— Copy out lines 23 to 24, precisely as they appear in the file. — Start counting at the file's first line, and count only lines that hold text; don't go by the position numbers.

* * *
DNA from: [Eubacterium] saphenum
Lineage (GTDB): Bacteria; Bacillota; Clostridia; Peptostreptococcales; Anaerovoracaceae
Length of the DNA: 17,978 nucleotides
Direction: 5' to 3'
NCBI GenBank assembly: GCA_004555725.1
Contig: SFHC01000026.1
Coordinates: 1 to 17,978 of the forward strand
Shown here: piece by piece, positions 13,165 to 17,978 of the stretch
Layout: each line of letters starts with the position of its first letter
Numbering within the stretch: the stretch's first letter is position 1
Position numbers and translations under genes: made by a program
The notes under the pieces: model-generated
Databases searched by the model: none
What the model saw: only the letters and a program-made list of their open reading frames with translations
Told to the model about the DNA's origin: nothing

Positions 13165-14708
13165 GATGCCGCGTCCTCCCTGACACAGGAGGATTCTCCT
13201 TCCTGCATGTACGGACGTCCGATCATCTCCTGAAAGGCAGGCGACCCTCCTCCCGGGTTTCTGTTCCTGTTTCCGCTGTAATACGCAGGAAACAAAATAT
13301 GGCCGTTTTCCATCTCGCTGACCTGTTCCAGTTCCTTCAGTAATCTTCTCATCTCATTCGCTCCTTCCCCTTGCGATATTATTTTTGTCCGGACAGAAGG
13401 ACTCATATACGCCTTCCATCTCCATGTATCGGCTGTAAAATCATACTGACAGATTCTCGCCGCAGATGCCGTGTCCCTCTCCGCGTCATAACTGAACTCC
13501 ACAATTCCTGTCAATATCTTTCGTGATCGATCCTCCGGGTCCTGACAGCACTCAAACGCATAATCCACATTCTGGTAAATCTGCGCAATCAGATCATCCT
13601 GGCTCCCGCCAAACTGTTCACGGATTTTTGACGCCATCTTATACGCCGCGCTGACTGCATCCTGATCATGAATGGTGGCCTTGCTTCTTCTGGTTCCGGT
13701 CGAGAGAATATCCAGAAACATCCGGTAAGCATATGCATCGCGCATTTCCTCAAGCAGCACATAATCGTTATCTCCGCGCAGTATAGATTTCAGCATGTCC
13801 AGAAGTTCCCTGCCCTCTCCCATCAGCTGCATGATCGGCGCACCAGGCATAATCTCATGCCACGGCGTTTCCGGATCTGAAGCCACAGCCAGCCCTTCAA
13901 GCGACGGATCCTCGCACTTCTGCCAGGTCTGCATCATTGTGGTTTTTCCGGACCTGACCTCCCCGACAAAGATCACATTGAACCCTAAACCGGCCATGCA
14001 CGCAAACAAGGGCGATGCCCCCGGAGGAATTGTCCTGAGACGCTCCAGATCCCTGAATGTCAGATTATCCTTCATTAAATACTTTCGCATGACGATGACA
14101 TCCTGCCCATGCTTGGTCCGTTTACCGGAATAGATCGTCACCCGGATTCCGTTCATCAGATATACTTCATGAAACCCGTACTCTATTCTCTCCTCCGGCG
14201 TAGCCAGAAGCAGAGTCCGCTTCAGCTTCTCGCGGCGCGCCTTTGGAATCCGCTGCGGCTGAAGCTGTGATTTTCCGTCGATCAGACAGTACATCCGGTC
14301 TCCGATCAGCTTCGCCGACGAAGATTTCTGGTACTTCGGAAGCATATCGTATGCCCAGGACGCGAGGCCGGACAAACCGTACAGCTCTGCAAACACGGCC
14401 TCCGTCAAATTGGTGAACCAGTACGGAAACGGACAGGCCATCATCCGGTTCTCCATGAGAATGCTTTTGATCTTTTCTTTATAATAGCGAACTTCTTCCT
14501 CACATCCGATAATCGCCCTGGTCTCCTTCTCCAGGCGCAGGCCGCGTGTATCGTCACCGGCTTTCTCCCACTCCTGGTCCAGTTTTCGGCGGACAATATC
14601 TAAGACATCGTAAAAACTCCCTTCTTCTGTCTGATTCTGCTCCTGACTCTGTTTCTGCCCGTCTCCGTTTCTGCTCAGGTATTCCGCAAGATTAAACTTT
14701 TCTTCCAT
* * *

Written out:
13701 CGAGAGAATATCCAGAAACATCCGGTAAGCATATGCATCGCGCATTTCCTCAAGCAGCACATAATCGTTATCTCCGCGCAGTATAGATTTCAGCATGTCC
13801 AGAAGTTCCCTGCCCTCTCCCATCAGCTGCATGATCGGCGCACCAGGCATAATCTCATGCCACGGCGTTTCCGGATCTGAAGCCACAGCCAGCCCTTCAA